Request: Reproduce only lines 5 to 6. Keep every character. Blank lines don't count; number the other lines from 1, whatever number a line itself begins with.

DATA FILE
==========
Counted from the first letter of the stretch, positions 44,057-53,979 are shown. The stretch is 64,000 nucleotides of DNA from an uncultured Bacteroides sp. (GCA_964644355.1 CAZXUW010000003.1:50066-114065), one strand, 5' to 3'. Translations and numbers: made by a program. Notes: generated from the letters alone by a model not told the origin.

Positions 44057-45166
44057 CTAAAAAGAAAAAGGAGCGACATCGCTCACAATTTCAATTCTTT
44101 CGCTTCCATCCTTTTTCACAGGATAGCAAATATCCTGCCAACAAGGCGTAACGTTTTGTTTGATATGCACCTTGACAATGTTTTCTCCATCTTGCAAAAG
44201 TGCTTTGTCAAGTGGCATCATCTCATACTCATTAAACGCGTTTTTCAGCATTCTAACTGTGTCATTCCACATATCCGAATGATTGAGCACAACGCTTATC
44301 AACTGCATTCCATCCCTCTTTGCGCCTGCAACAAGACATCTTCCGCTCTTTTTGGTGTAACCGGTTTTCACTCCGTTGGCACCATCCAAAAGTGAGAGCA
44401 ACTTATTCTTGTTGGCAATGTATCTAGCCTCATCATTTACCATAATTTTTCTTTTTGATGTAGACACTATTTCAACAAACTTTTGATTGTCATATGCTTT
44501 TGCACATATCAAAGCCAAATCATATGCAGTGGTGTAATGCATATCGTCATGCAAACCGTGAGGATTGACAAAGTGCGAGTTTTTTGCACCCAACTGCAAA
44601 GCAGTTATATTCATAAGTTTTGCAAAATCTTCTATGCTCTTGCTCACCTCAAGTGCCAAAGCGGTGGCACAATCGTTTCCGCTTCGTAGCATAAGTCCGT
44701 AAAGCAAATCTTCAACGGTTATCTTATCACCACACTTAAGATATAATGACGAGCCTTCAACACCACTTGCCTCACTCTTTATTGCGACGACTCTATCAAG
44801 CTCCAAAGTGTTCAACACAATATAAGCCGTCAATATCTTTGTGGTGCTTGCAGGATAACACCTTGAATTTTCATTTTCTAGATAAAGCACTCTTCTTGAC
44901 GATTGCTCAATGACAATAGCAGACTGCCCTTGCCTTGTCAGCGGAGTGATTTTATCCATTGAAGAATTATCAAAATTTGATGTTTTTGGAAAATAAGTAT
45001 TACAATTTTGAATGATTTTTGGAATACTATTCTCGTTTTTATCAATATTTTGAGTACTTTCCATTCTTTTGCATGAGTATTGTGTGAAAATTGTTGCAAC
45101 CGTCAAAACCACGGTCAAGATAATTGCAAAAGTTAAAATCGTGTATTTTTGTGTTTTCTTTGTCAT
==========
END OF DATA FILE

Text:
44201 TGCTTTGTCAAGTGGCATCATCTCATACTCATTAAACGCGTTTTTCAGCATTCTAACTGTGTCATTCCACATATCCGAATGATTGAGCACAACGCTTATC
44301 AACTGCATTCCATCCCTCTTTGCGCCTGCAACAAGACATCTTCCGCTCTTTTTGGTGTAACCGGTTTTCACTCCGTTGGCACCATCCAAAAGTGAGAGCA